A federal appeals court decision to re-examine a case questioning whether the Charlotte-Mecklenburg Board of Education has successfully integrated schools has caused chaos for officials trying to plan where students will attend school next year.
The 10-member 4th U.S. Circuit Court of Appeals decided last week to hear the case that previously was ruled on in November by a panel of three judges.
The panel reversed a 1999 court decision ordering the district to stop integration practices -- such as busing.
The case questions whether the school board has followed the historic 1971 U.S. Supreme Court ruling ordering the integration of Charlotte-Mecklenburg schools.
The white parents filing the suit claim the school district is integrated -- meeting the court order.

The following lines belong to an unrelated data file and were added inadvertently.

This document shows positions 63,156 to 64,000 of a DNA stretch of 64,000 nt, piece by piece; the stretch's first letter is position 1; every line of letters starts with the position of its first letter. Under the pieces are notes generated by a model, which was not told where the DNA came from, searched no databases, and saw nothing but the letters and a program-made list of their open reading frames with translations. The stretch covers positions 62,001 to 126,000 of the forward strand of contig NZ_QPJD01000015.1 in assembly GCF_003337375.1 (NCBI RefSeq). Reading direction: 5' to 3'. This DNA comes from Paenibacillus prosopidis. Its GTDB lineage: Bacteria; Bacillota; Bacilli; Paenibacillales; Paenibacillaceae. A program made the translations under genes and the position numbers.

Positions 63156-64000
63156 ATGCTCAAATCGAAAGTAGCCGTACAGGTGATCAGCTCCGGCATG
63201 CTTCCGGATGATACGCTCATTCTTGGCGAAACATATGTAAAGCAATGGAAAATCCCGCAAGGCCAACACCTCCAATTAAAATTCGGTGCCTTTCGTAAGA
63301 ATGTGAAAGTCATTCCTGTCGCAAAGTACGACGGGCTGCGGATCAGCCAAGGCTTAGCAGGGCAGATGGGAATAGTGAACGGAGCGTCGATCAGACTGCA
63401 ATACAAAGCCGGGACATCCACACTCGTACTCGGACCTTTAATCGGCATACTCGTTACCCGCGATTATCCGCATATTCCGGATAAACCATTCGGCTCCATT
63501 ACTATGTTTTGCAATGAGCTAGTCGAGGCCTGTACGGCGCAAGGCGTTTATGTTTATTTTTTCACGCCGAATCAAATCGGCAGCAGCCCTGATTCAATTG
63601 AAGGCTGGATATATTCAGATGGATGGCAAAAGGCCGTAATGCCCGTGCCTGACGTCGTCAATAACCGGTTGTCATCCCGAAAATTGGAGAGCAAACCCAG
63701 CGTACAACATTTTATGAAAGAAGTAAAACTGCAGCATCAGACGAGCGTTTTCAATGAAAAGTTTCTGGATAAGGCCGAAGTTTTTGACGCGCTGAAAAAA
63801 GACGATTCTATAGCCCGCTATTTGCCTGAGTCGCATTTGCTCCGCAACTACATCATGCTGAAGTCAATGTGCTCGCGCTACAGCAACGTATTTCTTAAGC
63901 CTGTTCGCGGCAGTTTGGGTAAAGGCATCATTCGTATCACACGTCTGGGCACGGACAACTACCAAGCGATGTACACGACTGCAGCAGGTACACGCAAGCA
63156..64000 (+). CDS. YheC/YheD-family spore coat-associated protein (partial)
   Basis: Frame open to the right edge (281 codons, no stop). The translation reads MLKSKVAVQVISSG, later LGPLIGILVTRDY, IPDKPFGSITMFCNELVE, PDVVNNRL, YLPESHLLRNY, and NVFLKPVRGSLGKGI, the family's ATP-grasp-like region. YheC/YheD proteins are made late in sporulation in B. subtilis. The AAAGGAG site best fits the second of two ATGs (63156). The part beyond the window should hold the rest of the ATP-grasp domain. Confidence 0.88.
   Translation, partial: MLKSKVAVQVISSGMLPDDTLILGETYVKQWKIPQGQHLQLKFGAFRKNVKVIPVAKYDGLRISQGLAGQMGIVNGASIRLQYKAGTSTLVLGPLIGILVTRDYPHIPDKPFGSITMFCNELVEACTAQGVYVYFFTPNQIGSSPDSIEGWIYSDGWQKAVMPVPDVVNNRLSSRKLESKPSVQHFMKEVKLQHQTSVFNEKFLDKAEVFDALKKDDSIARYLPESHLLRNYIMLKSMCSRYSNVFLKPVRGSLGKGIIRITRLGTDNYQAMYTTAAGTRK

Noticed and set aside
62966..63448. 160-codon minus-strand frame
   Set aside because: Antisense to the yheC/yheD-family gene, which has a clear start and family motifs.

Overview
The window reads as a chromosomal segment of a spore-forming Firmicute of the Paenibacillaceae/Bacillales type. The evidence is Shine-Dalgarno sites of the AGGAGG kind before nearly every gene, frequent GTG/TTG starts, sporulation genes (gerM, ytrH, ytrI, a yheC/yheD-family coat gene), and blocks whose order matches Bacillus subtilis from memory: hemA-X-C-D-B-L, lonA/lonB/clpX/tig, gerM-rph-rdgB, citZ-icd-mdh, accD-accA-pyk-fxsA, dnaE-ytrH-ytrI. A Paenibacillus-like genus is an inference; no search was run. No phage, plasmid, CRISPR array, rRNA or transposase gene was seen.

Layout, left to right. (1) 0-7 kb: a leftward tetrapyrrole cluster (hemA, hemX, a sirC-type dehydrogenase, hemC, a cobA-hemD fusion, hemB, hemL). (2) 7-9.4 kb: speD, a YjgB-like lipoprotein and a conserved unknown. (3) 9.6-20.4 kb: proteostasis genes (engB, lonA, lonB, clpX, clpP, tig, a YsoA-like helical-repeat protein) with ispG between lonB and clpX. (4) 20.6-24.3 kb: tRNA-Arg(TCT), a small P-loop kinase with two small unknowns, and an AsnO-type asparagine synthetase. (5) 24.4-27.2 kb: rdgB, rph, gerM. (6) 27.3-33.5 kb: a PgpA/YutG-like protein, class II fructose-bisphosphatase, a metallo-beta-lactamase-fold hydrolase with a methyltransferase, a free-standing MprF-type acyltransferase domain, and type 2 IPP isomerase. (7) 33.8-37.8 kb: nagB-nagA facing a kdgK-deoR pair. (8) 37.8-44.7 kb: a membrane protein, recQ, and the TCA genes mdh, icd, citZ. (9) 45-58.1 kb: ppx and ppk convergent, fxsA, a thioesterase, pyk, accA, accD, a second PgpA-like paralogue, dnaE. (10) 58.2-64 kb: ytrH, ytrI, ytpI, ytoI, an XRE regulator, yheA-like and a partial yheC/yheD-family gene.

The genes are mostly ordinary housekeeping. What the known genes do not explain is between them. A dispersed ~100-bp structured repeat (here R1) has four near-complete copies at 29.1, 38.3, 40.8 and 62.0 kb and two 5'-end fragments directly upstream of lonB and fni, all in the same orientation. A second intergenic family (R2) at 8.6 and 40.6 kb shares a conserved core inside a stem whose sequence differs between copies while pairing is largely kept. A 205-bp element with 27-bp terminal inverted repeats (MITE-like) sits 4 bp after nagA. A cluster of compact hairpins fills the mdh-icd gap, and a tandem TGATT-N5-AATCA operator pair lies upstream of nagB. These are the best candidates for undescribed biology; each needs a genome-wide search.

But others claim the school system is not fully integrated -- meaning the court order still applies.
Luke Largess, a lawyer representing the black parents involved in the case, said he thinks most people are confused about the current case.
"Everyone casts it as a busing case," Largess said. "The case is about 'has the board done what the court ordered it to do,' and if not, how to fix it."
He also stressed that this case would establish a precedent for what school systems must do to satisfy a court order.